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Overall employment of psychologists is projected to grow 8 percent from 2020 to 2030, about as fast as the average for all occupations. About 13,400 openings for psychologists are projected each year, on average, over the decade.Oct 20, 2021
On-the-job Training: Internship/residency

Psychologists : Occupational Outlook Handbook - Bureau of ...https://www.bls.gov › ooh › life-physical-and-social-science


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In order to be licensed to practice, psychologists need to earn a degree from an accredited institution. After earning a degree, it is also necessary to complete the requirements to achieve professional licensing in the state where one wishes to work. Prospective students often find the concepts of accreditation, licensing and other certifications confusing, but here is some basic information.


Accreditation of Programs
If you plan to become a clinical, counseling or school psychologist, it is important to earn a degree from a program that has been accredited by the APA. If you are earning a master's degree, make sure that the program you are enrolling in has been accredited by a regional accreditation board.

The American Psychological Association (APA) currently accredits doctorate programs in three areas: clinical, counseling and school psychology.1 In addition to accreditation programs, the APA also offers accreditation to institutions that offer doctoral internships in these three areas.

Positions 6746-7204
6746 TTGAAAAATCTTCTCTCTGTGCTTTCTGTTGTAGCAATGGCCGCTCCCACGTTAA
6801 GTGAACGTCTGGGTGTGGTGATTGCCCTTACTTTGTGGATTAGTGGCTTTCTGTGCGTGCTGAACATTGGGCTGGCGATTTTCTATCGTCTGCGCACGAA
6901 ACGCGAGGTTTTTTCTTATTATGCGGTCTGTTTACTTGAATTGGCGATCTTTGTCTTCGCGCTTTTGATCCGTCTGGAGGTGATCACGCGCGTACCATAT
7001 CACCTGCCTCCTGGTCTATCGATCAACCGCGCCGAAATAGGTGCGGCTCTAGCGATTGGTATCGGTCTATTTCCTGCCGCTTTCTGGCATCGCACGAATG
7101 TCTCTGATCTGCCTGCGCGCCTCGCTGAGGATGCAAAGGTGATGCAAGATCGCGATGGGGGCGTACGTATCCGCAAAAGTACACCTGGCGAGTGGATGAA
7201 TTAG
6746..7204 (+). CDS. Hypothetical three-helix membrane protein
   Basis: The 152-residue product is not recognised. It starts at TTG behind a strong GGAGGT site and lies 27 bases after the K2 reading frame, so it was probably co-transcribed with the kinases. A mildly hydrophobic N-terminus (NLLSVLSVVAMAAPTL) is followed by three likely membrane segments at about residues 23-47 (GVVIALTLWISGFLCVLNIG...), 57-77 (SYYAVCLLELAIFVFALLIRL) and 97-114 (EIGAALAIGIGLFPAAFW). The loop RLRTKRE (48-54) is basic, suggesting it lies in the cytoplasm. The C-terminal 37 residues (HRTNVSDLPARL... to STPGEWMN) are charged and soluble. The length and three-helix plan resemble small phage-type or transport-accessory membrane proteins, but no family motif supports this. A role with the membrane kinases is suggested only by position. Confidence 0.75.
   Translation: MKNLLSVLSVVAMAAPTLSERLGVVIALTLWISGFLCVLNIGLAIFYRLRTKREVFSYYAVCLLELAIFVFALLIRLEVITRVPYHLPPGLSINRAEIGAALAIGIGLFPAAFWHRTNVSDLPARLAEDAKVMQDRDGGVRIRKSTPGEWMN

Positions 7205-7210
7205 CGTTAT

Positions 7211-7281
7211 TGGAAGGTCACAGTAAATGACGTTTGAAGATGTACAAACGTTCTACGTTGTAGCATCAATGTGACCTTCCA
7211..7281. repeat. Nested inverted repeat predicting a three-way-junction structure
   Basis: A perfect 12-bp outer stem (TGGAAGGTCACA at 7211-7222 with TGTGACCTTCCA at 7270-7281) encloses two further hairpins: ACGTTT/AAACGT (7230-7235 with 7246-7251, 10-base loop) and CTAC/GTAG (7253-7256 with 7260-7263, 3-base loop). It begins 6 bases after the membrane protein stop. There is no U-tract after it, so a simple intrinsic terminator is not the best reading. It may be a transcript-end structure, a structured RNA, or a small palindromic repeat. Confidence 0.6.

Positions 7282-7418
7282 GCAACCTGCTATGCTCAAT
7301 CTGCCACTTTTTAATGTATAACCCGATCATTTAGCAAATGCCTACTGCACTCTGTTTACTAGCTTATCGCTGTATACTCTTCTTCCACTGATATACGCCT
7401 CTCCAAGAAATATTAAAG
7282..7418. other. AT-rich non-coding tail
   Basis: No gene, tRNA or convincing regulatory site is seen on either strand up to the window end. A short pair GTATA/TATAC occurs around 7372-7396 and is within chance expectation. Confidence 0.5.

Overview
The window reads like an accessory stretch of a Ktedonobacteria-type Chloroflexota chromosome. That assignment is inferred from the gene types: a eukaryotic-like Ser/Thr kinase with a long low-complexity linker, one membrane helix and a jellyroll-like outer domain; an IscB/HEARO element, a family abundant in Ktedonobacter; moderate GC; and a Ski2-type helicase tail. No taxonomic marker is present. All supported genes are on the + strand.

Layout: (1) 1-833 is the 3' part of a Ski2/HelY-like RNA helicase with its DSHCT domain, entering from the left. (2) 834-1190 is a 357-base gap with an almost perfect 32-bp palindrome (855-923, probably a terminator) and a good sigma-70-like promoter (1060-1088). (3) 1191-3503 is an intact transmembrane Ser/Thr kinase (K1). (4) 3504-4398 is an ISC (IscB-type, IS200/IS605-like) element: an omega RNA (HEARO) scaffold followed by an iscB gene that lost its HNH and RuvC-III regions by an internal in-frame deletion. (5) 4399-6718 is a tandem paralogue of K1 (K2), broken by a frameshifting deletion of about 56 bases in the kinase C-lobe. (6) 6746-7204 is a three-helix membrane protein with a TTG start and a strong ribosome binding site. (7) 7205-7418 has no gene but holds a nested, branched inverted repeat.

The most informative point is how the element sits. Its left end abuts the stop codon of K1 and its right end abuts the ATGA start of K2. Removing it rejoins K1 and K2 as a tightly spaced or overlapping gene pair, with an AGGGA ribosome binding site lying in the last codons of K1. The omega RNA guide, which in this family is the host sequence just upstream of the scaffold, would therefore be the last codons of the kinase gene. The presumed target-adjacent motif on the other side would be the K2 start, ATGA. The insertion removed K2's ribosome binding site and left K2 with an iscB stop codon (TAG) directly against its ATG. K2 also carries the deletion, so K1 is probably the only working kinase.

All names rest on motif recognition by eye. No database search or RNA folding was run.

The National Association of School Psychologists, with the assistance of the National Council for Accreditation of Teacher Education, also is involved in the accreditation of advanced degree programs in school psychology.2
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Candice’s Answer

Those who major in Sociology often take careers as social workers or work in social service organizations.

Those who major in Psychology often work as counselors or in some type of career the deals with human behavior.

There is a lot of overlap in these career fields. I think one of the most common is when people think of Social Workers & Counselors.

A Licensed Clinical Social Worker has a Master's degree in Social Work and they provide counseling services to clients. They deal with a more broad range of issues which may include mental health. They often focus on case management, connecting people to community resources, or legal issues.

Mental Health Counselors usually have a Master's degree in Counseling. They focus on a specific area of treatment such as emotional or behavioral disorders.

In the US, there are more social workers than counselors. Most social workers are employed by individual & family service organizations, usually government run. Most counselors work in outpatient care centers and are self employed.

I hope this helps!